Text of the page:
Status:Closed Asked:Jul 06, 2011 - 09:00 AM
Is there a formula that can be used to calculate the g forces experienced during incline-impact testing?
There is not a direct relationship between velocity and the accelerations or forces produced at impact. Acceleration (g) is primarily a function of the surfaces which are impacting - soft surfaces produce low accelerations, rigid surfaces product higher accelerations.
As an illustration: Let's say you are running as fast as you can go. Would you rather run into a brick wall, or a wall made of pillows? Your velocity would be he same (as fast as you can go), but most people would rather run into the pillow wall. It's softer, the accelerations would be less, and you'd be less likely to get hurt. Of course, the faster you are able to run the harder you'll hit (so there is an indirect relationship to velocity), but mostly it's the surface which determines impact accelerations and forces.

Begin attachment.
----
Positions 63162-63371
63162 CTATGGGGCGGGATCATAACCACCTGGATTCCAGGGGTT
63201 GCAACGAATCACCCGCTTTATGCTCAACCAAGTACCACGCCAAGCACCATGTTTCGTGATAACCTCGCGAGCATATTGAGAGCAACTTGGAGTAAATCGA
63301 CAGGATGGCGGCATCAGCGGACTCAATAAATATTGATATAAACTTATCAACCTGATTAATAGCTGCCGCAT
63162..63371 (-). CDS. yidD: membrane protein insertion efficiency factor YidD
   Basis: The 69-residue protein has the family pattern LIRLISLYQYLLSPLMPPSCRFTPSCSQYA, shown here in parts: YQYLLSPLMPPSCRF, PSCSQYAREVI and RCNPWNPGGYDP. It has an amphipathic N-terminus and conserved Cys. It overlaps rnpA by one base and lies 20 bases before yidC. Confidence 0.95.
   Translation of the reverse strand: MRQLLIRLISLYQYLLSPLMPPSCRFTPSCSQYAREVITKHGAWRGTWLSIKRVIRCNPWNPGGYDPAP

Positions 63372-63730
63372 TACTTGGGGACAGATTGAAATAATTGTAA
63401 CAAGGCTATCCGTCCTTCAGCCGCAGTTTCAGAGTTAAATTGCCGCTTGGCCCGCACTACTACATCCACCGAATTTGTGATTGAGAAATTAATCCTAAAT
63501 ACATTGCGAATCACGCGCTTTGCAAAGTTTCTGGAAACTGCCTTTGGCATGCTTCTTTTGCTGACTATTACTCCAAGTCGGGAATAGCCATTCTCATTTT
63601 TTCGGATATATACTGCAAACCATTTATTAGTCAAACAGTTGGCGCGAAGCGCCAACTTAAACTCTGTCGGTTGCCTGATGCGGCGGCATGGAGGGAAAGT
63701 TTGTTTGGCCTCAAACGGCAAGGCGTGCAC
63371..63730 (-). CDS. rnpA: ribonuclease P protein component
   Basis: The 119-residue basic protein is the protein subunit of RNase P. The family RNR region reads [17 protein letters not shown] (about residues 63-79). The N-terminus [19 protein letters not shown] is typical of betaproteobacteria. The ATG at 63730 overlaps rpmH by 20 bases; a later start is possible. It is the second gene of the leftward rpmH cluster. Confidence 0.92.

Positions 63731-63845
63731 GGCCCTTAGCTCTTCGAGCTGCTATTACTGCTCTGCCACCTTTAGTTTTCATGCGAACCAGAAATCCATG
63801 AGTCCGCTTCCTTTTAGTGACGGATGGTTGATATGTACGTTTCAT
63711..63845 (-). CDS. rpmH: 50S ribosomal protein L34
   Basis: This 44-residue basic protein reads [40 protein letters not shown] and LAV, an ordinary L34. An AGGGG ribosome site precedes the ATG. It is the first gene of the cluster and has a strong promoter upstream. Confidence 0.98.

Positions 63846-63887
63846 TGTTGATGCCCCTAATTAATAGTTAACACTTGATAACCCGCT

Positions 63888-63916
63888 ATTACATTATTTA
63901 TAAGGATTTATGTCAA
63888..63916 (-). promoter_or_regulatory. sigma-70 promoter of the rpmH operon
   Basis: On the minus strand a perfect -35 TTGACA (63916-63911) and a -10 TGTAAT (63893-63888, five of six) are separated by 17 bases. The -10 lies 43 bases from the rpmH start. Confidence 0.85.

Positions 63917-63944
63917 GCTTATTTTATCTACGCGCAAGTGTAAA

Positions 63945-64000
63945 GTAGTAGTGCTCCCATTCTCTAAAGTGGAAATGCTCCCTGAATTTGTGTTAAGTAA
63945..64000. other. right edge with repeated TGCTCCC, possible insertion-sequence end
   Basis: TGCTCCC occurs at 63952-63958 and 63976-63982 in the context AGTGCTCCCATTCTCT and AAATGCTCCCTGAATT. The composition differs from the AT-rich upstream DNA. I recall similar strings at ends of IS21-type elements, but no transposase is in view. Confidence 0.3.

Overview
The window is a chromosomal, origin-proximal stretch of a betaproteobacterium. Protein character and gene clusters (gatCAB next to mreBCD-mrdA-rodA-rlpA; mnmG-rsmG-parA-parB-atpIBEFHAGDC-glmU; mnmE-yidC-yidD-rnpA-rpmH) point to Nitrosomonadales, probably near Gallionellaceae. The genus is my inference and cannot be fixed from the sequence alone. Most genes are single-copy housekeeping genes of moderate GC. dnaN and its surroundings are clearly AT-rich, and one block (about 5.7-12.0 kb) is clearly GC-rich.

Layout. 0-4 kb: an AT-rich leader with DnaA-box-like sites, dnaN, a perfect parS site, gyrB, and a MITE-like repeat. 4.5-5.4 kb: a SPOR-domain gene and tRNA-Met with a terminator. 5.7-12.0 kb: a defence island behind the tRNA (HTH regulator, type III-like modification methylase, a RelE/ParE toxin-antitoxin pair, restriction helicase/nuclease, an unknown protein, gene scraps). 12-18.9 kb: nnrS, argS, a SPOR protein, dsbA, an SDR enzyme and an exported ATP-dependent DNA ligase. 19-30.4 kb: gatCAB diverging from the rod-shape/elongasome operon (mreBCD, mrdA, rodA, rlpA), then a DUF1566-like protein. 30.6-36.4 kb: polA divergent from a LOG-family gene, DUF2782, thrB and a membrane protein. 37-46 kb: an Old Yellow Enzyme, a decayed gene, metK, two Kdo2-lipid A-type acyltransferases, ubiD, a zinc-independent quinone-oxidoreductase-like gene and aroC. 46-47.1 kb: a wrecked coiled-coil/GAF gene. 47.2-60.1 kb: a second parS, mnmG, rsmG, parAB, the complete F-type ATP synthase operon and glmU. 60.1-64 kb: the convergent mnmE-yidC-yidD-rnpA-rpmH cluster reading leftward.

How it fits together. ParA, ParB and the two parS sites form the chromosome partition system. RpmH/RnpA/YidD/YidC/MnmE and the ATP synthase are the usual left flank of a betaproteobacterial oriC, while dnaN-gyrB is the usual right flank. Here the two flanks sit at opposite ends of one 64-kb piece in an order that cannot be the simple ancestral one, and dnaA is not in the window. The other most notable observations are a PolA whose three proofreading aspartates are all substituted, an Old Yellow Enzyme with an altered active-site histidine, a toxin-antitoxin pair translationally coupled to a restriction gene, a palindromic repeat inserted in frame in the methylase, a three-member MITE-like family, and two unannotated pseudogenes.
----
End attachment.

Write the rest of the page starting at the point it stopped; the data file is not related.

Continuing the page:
In an incline-impact test, the test item impacts the machine's backstop. The backstop is always the same rigidiy, but the test item could be a corrugated box, wood crate, plastic container, etc. Each of these could produce a different range of impact accelerations. And probably what you're really interested in is the acceleration reacing the product inside the package - for that you'd need to know the dynamic characteristics of the package and any cushioning.
To learn accelerations for a specific situation, you could mount accelerometers on or in the test package and take measurements at the various desired points.
Source: ISTA Staff
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